Recently there have been articles in the newspaper about students protesting unpaid internships. They feel that they should be paid an hourly wage, as they are usually expected to work at their host organization full-time for up to 3 months.

I totally understand why students would prefer to be paid for their internships. Usually they do not have time to work for another company because they are at their internship placement during the day and then they need to study at night. I completely understand, as I have also been a poor, starving student at different times in my life.

The Éco-quartier NDG receives many internship requests every year, as we have many interesting projects on the go, and have lots of experience hosting interns. We do not, however, have a budget to pay interns. We can only accept interns who are not looking to be paid, and thus it limits the partnerships that we can engage in. For instance, I received a call recently from a masters student who wanted to do her internship at Éco-quartier NDG. Unfortunately, her university’s internship contract clearly states that it is expected that she will be paid, and it was suggested that it be at least $21/hour, which is more than any of the Prevention CDN-NDG staff are paid! It would be very hard to justify paying an intern (who is there to learn) more than the employees who have already completed their studies and have worked for the organization for several years.

Prevention CDN-NDG is not alone in not being able to pay an intern. Many community organizations and nonprofit groups would never be able to pay an intern. Their budgets are already stretched so tightly, they don’t have the funds to pay someone who would like to join their team on a short-term basis. This limits the internships available for students, and often they are forced to do their internships at for-profit companies, which may not align with their values, or may not provide as enriching an opportunity as may have been found in the community sector.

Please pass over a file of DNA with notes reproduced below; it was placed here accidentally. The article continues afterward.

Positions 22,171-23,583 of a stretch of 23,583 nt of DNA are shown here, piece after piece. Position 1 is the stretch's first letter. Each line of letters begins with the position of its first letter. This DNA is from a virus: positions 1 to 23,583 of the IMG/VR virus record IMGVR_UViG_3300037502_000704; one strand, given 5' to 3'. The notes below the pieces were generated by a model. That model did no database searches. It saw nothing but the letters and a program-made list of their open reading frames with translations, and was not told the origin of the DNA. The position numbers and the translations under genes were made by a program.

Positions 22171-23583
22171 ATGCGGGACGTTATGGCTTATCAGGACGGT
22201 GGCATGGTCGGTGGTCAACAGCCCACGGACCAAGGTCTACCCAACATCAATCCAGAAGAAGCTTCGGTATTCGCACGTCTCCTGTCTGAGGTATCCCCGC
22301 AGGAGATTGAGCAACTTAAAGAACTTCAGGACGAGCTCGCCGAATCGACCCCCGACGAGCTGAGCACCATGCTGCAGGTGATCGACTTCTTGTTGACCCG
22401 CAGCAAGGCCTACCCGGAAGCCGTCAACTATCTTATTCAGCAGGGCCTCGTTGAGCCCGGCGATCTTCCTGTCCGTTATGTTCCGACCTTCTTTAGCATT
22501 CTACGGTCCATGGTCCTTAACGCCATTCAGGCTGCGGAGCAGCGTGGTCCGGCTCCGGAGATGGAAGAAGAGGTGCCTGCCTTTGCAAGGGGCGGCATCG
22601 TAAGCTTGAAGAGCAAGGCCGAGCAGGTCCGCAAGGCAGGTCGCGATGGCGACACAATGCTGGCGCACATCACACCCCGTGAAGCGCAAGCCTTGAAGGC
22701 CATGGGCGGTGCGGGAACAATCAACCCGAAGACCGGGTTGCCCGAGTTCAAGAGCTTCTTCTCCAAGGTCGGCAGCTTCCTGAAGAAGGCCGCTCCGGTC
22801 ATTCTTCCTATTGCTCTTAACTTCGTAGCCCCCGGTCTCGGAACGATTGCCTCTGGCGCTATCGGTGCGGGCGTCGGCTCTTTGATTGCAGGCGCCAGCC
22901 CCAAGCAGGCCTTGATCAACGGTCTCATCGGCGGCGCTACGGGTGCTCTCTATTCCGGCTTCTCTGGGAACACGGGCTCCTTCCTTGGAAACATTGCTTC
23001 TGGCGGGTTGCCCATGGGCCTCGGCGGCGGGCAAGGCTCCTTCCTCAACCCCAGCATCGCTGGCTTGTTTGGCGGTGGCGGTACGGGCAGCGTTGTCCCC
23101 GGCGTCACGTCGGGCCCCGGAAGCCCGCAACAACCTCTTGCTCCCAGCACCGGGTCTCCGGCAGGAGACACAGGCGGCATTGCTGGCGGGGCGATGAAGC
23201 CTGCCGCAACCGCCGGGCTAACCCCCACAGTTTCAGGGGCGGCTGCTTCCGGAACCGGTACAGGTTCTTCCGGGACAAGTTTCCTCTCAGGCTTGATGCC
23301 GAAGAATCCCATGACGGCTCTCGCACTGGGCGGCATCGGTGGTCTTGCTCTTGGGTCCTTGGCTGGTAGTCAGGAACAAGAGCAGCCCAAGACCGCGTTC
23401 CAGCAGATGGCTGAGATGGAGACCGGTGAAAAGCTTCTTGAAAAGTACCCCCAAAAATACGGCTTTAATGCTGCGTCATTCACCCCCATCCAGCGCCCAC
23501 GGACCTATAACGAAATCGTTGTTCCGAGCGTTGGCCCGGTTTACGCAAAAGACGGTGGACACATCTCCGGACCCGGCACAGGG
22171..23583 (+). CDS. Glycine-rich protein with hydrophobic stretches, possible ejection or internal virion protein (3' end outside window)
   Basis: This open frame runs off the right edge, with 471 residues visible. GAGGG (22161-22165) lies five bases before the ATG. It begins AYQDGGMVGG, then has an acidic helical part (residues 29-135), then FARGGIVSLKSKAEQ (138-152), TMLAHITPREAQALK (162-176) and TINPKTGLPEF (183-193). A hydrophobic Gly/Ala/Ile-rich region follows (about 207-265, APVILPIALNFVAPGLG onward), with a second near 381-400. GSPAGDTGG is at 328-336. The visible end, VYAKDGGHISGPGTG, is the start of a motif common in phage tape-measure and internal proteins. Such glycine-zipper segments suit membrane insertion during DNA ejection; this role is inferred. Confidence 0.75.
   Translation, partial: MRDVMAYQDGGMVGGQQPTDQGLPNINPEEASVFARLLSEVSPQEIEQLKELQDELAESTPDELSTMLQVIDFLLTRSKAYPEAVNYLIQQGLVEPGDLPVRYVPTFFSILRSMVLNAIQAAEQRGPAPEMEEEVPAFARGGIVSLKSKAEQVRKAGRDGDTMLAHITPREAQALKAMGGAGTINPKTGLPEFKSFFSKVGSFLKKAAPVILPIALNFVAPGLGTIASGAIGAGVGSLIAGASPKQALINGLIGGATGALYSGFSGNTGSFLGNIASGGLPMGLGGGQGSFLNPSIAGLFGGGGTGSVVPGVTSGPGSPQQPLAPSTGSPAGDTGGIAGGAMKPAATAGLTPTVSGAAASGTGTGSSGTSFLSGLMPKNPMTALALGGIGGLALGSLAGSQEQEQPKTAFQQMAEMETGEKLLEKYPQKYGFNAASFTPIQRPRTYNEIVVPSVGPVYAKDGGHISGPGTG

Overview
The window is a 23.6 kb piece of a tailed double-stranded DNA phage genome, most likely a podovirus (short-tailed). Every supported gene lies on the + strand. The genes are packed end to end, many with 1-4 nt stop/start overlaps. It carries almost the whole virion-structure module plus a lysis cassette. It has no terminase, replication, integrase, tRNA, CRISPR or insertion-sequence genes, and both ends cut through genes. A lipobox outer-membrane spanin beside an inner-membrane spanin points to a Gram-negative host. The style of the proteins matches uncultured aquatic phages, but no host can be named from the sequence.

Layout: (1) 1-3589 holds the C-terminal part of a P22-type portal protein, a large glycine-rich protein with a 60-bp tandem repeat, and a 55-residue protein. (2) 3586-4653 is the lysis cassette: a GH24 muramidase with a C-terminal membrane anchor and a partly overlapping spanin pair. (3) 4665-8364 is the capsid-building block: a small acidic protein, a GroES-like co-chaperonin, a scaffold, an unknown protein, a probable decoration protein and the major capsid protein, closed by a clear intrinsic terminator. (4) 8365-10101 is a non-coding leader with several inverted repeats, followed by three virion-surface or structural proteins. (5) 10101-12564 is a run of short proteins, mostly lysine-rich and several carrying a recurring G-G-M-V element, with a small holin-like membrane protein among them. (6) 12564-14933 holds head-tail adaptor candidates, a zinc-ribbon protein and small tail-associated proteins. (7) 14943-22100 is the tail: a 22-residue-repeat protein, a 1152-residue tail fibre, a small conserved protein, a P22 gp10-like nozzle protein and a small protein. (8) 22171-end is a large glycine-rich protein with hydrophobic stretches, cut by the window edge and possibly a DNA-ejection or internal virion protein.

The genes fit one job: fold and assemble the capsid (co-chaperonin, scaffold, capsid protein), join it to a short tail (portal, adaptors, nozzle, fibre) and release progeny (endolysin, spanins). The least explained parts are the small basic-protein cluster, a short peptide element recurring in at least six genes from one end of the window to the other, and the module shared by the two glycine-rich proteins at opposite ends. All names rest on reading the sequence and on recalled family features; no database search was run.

Based on feedback from the many past interns that Eco-quartier NDG has hosted, there is value in having work experience in an organization, even if you are not paid. We have hosted countless language interns (amongst others) throughout the last 10 years, and the partnerships that we have with the language schools do not require that the interns be paid. Almost without exception, the students are so grateful for the practise speaking another language, it would not occur to them to ask for payment. In fact, many of them buy the staff a thank you gift at the end of their contract (often pastries or a pie!).

Internships are created so that students can learn from a mentor, so that they can ask questions, and be free to learn on the job without having all of the qualifications that would be required of an employee. Even if an intern is not paid, they benefit from the resources at an organization. When an organization hosts an intern, they agree to provide a working space, access to a computer, a phone and the internet. The host organization also agrees to mentor the intern, complete evaluations, and to offer some of the staff’s time to help the intern understand the project. All of this time spent with the intern is not negligible (can vary from 2 to 20 hours per week of the coordinator’s time).

In short, each intern is free to choose if they can afford to participate in an unpaid internship or not. They should recognize that whether they are paid or not, the goal is that they gain valuable work experience in their respective field.

By Nikki Schiebel